Council Of Censors



Created in 1776 by the Pennsylvania Legislature, “the duty of this group was to ascertain if the Pennsylvania constitution had been preserved; and whether the Legislative and Executive branches of government had performed their duty as guardians of the people.”1The Council's job wasto determine whether the actions of the legislative and executive branches of government were constitutional—if the legislators and the executive worked for the people or for themselves. The Council believed that the Constitution was not a living document, therefore, should not be amended. Originally the council was supposed to be replaced every seven years with every city and county allotted two representatives and was based on Roman practices.2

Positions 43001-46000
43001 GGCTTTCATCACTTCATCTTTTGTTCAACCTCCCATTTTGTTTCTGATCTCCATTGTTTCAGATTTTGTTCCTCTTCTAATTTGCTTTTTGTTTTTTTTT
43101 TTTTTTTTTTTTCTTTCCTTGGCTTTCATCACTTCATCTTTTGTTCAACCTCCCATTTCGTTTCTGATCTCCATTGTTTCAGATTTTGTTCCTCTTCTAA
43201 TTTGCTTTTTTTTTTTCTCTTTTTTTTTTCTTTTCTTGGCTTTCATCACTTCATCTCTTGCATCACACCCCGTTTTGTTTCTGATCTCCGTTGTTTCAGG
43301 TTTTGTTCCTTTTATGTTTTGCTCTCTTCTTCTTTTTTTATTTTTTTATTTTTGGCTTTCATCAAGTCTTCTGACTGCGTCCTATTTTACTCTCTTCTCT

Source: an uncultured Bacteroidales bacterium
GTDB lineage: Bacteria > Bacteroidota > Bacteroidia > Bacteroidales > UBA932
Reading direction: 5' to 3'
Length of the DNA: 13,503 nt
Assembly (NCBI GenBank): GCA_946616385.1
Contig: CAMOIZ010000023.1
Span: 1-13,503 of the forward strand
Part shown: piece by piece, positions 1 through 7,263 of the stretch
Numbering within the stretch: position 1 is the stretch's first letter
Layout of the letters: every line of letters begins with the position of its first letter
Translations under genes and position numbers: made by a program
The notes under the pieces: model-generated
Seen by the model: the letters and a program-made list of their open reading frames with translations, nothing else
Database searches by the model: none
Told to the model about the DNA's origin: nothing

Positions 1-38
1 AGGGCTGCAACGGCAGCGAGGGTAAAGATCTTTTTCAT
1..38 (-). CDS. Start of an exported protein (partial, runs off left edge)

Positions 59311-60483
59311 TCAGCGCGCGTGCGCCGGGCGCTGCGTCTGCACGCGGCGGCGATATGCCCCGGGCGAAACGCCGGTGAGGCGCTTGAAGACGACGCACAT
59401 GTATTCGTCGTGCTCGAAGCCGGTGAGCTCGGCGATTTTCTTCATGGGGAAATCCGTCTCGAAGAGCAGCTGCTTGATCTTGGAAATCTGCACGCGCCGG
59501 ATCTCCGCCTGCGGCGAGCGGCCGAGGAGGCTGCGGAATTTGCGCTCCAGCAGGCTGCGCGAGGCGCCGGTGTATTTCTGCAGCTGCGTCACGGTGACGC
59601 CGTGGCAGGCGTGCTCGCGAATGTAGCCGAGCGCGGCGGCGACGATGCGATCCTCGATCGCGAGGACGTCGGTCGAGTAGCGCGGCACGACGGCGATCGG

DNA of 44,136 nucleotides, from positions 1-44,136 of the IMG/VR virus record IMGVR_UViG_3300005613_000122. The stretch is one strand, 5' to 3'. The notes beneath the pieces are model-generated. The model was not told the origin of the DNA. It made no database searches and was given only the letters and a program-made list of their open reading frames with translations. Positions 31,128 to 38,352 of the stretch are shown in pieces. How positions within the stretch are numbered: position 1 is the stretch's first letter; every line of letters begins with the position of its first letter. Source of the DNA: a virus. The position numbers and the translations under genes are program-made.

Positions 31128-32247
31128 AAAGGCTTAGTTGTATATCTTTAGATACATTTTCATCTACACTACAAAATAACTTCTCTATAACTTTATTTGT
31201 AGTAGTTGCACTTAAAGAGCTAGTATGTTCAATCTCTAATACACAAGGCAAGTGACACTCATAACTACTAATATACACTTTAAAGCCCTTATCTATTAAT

Relation to Federalist No. 48

This council is referenced in paragraph ninth paragraph of Federalist 48. James Madison sets it as an example for proving how the legislative branch is overpowering the executive and judicial branch, which is essentially what Federalist No. 48 is about. Madison claims, “in the execution of this trust, the council were necessarily led to a comparison, of both the legislative and executive proceedings, with the constitutional powers of these departments; and from the facts enumerated I and to the truth of most of which, both sides in the council subscribed, it appears that the Constitution had been flagrantly violated by the Legislature in a variety of important instances.”3 The duty of the Council was clearly stated, therefore, Madison was able use incidents with the Council as valid evidence for making his argument.

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